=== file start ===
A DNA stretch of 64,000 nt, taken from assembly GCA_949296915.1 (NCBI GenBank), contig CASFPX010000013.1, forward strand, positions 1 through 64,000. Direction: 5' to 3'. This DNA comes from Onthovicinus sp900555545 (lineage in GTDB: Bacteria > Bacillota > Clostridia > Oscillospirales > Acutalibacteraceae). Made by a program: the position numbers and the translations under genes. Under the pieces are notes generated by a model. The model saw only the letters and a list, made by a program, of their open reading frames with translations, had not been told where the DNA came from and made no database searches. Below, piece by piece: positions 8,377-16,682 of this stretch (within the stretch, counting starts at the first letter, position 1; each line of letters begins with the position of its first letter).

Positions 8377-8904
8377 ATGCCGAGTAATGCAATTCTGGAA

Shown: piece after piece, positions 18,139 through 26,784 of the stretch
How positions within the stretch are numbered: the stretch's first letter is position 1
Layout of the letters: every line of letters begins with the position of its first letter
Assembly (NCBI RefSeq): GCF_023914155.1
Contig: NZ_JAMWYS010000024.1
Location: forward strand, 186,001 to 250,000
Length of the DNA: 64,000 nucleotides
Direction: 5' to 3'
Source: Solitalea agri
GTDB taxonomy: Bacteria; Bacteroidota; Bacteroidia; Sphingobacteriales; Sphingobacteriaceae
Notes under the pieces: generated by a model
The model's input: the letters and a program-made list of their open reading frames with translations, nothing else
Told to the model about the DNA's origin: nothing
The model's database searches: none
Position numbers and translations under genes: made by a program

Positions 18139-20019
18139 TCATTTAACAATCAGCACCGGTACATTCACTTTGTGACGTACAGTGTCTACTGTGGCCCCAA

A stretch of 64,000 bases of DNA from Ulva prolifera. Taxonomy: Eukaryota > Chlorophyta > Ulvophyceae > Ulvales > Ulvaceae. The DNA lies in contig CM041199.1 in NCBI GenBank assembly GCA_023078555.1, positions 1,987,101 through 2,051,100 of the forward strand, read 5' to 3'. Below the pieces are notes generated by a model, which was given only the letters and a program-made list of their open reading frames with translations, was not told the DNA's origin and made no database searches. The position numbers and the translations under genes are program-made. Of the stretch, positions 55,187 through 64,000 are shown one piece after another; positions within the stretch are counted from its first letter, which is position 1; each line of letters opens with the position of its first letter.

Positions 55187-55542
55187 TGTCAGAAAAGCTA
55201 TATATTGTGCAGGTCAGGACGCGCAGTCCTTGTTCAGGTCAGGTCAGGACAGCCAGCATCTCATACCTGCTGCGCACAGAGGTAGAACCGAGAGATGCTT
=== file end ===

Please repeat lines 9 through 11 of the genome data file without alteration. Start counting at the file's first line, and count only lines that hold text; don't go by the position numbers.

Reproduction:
Location: forward strand, 186,001 to 250,000
Length of the DNA: 64,000 nucleotides
Direction: 5' to 3'